Suggested Topics
PROMOTED VIDEO
Have you tried new the Independent Digital Edition apps?
Arts and Entertainment
film
Arts and Entertainment
Preening: Johnny Depp in 'Mortdecai'
filmMortdecai becomes actor's fifth consecutive box office bomb
News
peopleWarning - contains a lot of swearing
Travel
travel
Arts and Entertainment
arts + ents
Caption competition
Caption competition
Latest stories from i100
Have you tried new the Independent Digital Edition apps?

Bleacher Report

Daily Quiz
Independent Dating
and  

By clicking 'Search' you
are agreeing to our
Terms of Use.

Day In a Page

Syria crisis: Celebrities call on David Cameron to take more refugees as one young mother tells of torture by Assad regime

Celebrities call on David Cameron to take more Syrian refugees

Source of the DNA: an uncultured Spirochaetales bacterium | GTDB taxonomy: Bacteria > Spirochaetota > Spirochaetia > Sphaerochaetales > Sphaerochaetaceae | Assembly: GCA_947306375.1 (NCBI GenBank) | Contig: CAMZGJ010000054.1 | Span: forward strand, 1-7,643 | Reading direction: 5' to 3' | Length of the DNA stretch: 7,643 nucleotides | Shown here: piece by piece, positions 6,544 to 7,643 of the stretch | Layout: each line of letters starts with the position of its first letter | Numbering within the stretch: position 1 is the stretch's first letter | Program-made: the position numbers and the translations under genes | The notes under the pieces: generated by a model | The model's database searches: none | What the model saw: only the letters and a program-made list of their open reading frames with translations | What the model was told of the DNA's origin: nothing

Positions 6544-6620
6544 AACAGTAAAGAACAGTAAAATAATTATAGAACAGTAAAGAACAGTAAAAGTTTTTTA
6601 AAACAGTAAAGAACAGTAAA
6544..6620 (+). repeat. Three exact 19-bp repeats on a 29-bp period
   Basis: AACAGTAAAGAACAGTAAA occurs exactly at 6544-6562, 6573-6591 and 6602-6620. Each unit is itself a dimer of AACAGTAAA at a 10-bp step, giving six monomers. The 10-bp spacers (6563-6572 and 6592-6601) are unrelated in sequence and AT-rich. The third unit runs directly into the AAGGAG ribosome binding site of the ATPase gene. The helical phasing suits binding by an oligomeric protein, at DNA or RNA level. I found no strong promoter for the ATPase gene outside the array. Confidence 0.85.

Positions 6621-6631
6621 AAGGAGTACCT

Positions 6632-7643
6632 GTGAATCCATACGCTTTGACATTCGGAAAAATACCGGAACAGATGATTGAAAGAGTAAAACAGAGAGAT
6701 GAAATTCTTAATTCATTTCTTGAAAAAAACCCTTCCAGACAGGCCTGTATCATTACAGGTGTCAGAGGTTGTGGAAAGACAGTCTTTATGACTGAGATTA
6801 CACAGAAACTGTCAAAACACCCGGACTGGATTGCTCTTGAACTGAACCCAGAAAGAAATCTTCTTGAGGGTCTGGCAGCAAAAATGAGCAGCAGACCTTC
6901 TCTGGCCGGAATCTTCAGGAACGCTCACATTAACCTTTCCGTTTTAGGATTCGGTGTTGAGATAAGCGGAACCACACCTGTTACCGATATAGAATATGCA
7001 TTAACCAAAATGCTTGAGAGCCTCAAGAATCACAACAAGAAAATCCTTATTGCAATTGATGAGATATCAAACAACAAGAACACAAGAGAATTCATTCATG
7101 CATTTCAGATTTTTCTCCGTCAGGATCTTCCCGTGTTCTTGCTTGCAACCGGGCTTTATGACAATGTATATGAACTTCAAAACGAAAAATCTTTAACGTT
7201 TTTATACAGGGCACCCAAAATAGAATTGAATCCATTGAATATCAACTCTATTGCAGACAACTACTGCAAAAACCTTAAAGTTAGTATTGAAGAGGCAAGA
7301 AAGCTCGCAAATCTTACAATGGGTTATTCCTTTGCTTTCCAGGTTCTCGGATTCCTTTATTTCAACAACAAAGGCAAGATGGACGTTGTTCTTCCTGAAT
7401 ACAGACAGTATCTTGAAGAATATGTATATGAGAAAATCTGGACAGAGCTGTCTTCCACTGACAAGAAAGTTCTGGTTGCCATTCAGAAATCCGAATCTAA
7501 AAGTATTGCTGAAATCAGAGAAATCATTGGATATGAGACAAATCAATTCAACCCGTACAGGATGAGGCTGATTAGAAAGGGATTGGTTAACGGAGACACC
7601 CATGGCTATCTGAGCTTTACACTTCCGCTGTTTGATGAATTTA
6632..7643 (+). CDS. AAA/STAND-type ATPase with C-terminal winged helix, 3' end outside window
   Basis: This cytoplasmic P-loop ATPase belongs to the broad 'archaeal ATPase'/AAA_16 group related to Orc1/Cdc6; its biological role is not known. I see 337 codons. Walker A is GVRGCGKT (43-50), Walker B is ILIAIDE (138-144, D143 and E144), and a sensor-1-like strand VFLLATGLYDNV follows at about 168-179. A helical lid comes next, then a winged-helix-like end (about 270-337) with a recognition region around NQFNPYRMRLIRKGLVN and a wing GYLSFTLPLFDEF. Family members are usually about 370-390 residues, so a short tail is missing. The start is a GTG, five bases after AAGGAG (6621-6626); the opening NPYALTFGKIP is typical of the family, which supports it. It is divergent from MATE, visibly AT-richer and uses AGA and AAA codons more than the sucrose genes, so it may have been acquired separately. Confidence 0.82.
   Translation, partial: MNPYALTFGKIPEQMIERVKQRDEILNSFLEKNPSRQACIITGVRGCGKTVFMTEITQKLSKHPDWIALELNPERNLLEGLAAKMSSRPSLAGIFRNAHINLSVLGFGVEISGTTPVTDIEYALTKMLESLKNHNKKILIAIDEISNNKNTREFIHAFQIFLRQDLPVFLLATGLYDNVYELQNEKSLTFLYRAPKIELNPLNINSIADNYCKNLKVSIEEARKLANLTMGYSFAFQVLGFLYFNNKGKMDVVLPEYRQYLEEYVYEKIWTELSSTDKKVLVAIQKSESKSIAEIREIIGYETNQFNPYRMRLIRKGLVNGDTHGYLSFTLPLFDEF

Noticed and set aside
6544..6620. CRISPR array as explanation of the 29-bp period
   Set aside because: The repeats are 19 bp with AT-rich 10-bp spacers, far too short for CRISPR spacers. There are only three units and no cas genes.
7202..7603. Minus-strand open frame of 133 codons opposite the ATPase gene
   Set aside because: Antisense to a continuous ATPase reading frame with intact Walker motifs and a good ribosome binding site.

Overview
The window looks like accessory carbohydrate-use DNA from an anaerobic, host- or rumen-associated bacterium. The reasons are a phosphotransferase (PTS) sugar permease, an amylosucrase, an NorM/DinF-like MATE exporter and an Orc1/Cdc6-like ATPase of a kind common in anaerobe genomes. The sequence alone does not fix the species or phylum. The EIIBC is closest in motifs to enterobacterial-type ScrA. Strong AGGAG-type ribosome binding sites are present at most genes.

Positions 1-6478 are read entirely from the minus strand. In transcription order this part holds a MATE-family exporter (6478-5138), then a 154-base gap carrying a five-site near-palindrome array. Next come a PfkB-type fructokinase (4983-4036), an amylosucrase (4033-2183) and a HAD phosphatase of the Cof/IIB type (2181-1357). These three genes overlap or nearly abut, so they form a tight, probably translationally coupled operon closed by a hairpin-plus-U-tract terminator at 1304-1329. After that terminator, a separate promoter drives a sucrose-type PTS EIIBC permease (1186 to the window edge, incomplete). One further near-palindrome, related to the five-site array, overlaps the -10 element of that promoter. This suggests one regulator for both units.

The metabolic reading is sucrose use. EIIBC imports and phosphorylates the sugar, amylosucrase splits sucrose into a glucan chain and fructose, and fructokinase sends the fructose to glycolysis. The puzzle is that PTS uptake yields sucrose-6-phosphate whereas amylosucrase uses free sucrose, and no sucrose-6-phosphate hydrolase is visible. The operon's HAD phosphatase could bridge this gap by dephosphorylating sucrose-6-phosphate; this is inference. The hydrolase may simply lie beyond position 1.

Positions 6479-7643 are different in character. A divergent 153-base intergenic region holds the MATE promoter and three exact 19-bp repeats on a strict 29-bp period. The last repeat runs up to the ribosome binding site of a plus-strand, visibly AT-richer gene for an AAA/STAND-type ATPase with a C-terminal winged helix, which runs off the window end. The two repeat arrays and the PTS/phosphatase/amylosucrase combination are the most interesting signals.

One young mother tells of torture by Assad regime
The enemy within: People who hear voices in their heads are being encouraged to talk back – with promising results

The enemy within

People who hear voices in their heads are being encouraged to talk back
'In Auschwitz you got used to anything'

'In Auschwitz you got used to anything'

Survivors of the Nazi concentration camp remember its horror, 70 years on
Autumn/winter menswear 2015: The uniforms that make up modern life come to the fore

Autumn/winter menswear 2015

The uniforms that make up modern life come to the fore
'I'm gay, and plan to fight military homophobia'

'I'm gay, and plan to fight military homophobia'

Army general planning to come out
Iraq invasion 2003: The bloody warnings six wise men gave to Tony Blair as he prepared to launch poorly planned campaign

What the six wise men told Tony Blair

Months before the invasion of Iraq in 2003, experts sought to warn the PM about his plans. Here, four of them recall that day
25 years of The Independent on Sunday: The stories, the writers and the changes over the last quarter of a century

25 years of The Independent on Sunday